The University of Chicago is the latest institution to begin studying whether plasma in recovered coronavirus patients could help people battling the disease.
The trial will involve infusing plasma from recovered patients into severely ill patients at UChicago Medicine.
The goal is for the antibodies in the plasma to neutralize the coronavirus.
"This trial is just the first step, but hopefully it will help us determine if plasma transfusions can be a treatment for critically ill patients with COVID-19,” Dr. Maria Lucia Madariaga, a thoracic and transplant surgeon at UChicago Medicine, said in a statement.
Dr. Madariaga, who is leading the study, told the Chicago Tribune the process is “the principle of passive immunity.”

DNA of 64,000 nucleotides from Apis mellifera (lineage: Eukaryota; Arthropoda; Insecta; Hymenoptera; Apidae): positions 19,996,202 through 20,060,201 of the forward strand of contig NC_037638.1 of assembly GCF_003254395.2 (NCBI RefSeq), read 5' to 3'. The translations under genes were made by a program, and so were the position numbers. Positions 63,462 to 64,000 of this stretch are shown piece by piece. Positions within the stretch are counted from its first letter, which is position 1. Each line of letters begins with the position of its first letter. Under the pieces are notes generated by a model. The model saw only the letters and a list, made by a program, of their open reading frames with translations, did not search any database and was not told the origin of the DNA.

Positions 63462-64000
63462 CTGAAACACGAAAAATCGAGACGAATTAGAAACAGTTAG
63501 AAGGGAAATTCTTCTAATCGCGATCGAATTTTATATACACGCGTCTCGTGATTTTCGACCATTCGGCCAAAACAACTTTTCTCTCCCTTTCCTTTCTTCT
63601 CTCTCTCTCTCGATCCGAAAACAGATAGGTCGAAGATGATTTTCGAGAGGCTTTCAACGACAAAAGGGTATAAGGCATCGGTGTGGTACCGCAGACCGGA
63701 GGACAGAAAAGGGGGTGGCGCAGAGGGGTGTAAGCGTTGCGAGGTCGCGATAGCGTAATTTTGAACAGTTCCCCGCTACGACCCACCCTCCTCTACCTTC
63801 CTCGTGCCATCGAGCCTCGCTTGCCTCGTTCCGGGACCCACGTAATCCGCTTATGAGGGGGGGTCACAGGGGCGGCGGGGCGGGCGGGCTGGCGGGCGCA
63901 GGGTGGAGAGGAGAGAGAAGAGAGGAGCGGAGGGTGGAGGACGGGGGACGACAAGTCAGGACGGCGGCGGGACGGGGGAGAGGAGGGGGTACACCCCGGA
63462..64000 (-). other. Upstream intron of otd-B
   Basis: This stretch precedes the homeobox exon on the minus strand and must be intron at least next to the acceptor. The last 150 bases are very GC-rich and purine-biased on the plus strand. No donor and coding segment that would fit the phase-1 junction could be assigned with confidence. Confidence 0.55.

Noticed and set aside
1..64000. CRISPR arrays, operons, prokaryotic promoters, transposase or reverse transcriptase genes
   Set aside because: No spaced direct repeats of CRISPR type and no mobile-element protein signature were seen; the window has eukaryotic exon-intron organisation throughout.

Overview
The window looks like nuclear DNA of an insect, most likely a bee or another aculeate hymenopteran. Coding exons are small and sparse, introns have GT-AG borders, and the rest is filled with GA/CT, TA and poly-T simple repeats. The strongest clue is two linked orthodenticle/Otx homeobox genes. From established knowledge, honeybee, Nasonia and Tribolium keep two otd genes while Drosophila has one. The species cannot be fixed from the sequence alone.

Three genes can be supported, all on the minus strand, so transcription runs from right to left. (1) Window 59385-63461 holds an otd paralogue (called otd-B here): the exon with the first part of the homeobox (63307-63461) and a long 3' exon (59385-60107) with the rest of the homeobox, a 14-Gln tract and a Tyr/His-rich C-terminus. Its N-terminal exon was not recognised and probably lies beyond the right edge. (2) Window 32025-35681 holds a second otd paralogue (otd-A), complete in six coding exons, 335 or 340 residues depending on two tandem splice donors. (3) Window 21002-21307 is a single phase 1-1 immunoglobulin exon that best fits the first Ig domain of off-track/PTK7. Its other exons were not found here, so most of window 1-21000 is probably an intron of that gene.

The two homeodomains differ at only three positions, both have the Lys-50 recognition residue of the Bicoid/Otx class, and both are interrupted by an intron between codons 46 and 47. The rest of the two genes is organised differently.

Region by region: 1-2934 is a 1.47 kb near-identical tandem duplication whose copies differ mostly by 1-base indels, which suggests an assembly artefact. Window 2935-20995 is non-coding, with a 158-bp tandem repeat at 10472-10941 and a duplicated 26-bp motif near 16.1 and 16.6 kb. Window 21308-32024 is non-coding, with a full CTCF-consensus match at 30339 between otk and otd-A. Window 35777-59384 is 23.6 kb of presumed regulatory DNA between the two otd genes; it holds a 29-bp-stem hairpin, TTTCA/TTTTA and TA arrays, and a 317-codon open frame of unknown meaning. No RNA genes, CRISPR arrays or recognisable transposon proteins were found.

“A person who’s sick recovers from the disease, they develop antibodies against the virus ... and we transfer those antibodies, which are in the plasma, to a patient who’s currently sick with the disease in hopes of transferring anti-virus antibodies,” she told the newspaper.
The trial, announced Monday, will take plasma from 100 donors. Samples deemed acceptable for treatment will help 10 patients at first.
The approach was first tried in China with two small trials. It is also underway in patients in New York, Houston and being studied at Johns Hopkins Hospital.
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